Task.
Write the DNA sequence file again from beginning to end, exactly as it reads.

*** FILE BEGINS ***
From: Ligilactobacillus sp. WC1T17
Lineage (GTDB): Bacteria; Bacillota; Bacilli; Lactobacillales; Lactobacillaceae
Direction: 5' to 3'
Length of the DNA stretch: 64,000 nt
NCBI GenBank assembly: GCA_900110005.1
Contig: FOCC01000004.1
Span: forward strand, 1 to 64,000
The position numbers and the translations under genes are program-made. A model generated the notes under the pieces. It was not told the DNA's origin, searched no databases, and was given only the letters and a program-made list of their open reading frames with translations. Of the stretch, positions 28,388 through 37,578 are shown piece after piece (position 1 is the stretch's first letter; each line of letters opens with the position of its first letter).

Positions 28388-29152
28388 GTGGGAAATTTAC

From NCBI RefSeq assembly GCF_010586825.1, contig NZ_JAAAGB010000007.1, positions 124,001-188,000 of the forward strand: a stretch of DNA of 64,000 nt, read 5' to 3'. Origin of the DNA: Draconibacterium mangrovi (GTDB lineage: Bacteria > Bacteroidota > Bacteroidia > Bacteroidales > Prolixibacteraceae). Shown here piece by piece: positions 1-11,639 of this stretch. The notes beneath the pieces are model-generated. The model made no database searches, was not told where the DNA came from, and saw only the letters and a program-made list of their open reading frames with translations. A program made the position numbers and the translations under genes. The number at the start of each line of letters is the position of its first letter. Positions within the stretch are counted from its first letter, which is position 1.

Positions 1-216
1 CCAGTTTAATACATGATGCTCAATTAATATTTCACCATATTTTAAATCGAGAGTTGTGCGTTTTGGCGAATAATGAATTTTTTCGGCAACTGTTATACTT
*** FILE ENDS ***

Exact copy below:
From: Ligilactobacillus sp. WC1T17
Lineage (GTDB): Bacteria; Bacillota; Bacilli; Lactobacillales; Lactobacillaceae
Direction: 5' to 3'
Length of the DNA stretch: 64,000 nt
NCBI GenBank assembly: GCA_900110005.1
Contig: FOCC01000004.1
Span: forward strand, 1 to 64,000
The position numbers and the translations under genes are program-made. A model generated the notes under the pieces. It was not told the DNA's origin, searched no databases, and was given only the letters and a program-made list of their open reading frames with translations. Of the stretch, positions 28,388 through 37,578 are shown piece after piece (position 1 is the stretch's first letter; each line of letters opens with the position of its first letter).

Positions 28388-29152
28388 GTGGGAAATTTAC

From NCBI RefSeq assembly GCF_010586825.1, contig NZ_JAAAGB010000007.1, positions 124,001-188,000 of the forward strand: a stretch of DNA of 64,000 nt, read 5' to 3'. Origin of the DNA: Draconibacterium mangrovi (GTDB lineage: Bacteria > Bacteroidota > Bacteroidia > Bacteroidales > Prolixibacteraceae). Shown here piece by piece: positions 1-11,639 of this stretch. The notes beneath the pieces are model-generated. The model made no database searches, was not told where the DNA came from, and saw only the letters and a program-made list of their open reading frames with translations. A program made the position numbers and the translations under genes. The number at the start of each line of letters is the position of its first letter. Positions within the stretch are counted from its first letter, which is position 1.

Positions 1-216
1 CCAGTTTAATACATGATGCTCAATTAATATTTCACCATATTTTAAATCGAGAGTTGTGCGTTTTGGCGAATAATGAATTTTTTCGGCAACTGTTATACTT